– Boba Fit
    Jan 3 at 13:32
  • $\begingroup$ How big something looks is not determined by its actual size but by the angle subtended by the image. My hand looks bigger than the Sun but that's because my hand is much much closer to me. So say for example I have a pen on my desk. Without moving the pen or my eye, I put a magnifying glass just before my eye (it's crucial that they're at essentially the same place). The pen won't look any bigger, because the angle subtended by it won't change. That's the point I was trying to make with the second definition, sorry if that wasn't clear :) $\endgroup$
    – David
    Jan 3 at 13:43

2 Answers 2


First, physics is about the phenomena of the real world. Get a magnifying glass and observe that it actually produces a magnified image as far as your eye is concerned. There is nothing sneaky about capturing this fact in an approximate formula.

So, how to make this quantitative. Indeed, the point is that the single lens magnifier allows you to change the geometry, while still focusing the image on your retina. The convention is that healthy eyes can focus at 25 cm (I learned 10 inches back in the day). The magnification is, by convention, taken to be the linear magnification of the image on a human retina, relative to the image produced with the object 25 cm from the eye. Note that is is not linear magnification relative to the object itself.

  • $\begingroup$ Thanks for the reply:) You say that a magnifying glass will 'actually produce a magnified image as far as your eye is concerned.' I was under the assumption that if I were observing some object then without moving anything put a magnifying glass at the eye, absolutely nothing would change with regard to the angle subtended by the image produced at the retina. The utility of the magnifying glass (I thought) was that it allowed for objects viewed closer to the eye than the near point to still be in focus, essentially the same as glasses correcting long-sightedness. $\endgroup$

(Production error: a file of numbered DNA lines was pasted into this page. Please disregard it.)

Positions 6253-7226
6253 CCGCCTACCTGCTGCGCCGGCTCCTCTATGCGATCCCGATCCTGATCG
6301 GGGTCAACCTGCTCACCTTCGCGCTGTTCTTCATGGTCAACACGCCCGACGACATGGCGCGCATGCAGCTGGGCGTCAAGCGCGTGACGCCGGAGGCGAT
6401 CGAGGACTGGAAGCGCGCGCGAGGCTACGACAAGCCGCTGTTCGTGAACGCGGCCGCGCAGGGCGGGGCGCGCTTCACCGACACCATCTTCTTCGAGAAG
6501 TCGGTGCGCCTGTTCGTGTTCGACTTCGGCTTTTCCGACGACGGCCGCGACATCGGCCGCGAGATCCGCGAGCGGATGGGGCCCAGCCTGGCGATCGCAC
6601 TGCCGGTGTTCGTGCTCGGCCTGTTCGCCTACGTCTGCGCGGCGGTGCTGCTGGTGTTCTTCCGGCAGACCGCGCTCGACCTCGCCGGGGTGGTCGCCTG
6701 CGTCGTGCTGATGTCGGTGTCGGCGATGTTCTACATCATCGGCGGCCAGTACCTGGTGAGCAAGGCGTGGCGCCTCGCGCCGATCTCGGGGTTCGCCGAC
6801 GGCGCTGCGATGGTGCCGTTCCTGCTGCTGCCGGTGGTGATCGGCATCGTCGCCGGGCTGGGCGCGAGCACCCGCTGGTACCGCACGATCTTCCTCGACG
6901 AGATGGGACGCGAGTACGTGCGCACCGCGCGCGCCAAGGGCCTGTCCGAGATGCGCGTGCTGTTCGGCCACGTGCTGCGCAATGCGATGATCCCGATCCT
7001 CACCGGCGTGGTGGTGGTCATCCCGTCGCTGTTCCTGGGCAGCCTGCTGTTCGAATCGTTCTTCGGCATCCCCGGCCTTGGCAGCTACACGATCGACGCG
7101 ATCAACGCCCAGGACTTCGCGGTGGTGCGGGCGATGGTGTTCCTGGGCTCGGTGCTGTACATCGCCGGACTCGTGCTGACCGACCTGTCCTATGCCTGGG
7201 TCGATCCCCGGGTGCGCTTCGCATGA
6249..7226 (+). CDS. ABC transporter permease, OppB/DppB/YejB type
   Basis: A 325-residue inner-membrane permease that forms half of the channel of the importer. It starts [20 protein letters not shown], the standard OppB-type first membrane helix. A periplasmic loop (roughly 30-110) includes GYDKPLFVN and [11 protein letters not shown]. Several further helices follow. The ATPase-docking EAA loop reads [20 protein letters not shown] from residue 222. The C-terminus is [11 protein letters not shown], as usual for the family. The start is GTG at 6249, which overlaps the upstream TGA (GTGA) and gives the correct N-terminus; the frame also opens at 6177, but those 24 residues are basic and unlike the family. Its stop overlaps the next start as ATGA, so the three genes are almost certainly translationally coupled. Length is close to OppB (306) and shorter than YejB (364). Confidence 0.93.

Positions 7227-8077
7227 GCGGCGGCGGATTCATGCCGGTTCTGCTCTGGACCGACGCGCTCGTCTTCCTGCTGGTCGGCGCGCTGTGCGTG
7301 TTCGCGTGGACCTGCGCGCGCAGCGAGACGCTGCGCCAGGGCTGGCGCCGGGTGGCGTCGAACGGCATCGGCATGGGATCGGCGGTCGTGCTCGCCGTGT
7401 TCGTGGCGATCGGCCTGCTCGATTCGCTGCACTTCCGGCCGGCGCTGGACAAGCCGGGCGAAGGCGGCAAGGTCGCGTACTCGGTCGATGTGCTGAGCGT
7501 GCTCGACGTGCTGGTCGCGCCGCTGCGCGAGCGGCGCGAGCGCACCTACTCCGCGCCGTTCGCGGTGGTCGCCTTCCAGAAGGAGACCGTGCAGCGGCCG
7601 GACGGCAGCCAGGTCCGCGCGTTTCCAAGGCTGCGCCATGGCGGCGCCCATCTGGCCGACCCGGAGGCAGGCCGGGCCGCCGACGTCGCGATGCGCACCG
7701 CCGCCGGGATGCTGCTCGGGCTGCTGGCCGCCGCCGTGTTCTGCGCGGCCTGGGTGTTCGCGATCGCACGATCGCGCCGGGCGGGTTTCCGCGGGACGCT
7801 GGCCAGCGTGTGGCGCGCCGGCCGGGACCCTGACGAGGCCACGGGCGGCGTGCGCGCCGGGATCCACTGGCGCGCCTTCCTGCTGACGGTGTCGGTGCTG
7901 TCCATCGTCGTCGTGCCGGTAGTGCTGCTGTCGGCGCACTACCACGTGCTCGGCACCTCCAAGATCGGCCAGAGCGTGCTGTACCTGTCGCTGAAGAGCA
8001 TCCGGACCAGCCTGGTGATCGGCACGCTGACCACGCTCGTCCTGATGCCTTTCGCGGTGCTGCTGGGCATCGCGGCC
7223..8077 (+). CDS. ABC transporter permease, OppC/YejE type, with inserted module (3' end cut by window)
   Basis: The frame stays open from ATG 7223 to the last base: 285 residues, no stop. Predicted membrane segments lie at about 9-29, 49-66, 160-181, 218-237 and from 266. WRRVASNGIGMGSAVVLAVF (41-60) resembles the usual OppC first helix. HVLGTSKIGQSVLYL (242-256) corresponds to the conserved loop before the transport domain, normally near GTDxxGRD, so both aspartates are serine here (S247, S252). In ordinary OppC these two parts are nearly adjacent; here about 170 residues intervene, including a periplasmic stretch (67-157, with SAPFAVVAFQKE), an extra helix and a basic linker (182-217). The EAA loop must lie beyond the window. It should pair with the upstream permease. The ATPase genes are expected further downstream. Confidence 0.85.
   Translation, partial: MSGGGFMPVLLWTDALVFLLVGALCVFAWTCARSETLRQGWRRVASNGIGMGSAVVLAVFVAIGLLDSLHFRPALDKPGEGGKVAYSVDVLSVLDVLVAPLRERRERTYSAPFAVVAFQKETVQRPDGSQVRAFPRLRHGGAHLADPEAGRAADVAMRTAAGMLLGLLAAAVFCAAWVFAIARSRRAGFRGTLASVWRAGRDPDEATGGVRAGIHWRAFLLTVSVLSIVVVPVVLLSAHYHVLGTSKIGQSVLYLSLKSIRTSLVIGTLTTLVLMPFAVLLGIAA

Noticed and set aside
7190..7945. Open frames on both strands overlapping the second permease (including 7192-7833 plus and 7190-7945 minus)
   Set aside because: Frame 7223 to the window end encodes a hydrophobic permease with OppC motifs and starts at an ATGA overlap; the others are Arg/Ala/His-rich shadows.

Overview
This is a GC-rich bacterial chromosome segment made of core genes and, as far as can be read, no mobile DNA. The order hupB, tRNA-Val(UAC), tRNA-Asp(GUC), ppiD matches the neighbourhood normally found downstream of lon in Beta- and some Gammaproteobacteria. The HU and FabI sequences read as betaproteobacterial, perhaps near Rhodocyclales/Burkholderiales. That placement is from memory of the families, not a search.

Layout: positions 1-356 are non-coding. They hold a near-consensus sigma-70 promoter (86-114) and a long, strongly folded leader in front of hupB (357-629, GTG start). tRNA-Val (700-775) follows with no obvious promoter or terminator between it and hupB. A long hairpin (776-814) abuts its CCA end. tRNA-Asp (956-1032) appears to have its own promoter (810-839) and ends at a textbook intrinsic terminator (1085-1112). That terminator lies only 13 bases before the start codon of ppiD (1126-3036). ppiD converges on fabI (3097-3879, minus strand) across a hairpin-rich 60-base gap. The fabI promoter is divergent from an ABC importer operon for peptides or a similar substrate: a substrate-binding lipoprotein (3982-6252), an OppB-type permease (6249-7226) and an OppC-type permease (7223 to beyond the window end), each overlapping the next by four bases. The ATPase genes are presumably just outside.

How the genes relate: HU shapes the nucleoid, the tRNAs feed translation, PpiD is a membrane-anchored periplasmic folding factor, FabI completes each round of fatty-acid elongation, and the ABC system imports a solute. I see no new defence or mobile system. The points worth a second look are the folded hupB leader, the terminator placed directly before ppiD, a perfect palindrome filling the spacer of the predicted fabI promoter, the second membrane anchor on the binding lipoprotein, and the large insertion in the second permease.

– David
    Jan 3 at 13:58
  • $\begingroup$ @David If you put the magnifying glass at the eye, it effectively changes the eye's focal length, bringing close objects into focus. So, while the angle subtended by the object doesn't change, your ability to actually see it does. $\endgroup$
    – John Doty
    Jan 3 at 14:03
  • $\begingroup$ Also, in your penultimate sentence, you say that by convention we compare the image produced with the lens to the image produced with the object at 25cm form the eye. Is this only valid for the single lens case? It's not very practical in the case of a telescope because bringing a star to 25cm is challenging to say the least. $\endgroup$
    – David
    Jan 3 at 14:03
  • $\begingroup$ @David On the other hand, with the glass farther away, you make a kind of compound microscope using the glass and the lens of your eye. It's really a two lens system. $\endgroup$
    – John Doty
    Jan 3 at 14:05
  • 1
    $\begingroup$ We use essentially the same definition for magnifying glasses and microscopes we look through: the size of the image on the retina relative to what it would be if seen at a distance of 25cm. For microscopes that project an image on a sensor or screen, we use linear magnification. $\endgroup$
    – John Doty
    Jan 3 at 14:14

To your question 1: one uses the linear magnification for projectors, the image on the screen is a linear magnification of the object on the film, angular magnification there makes no sense since the angle you see the picture on the screen depends on where you sit.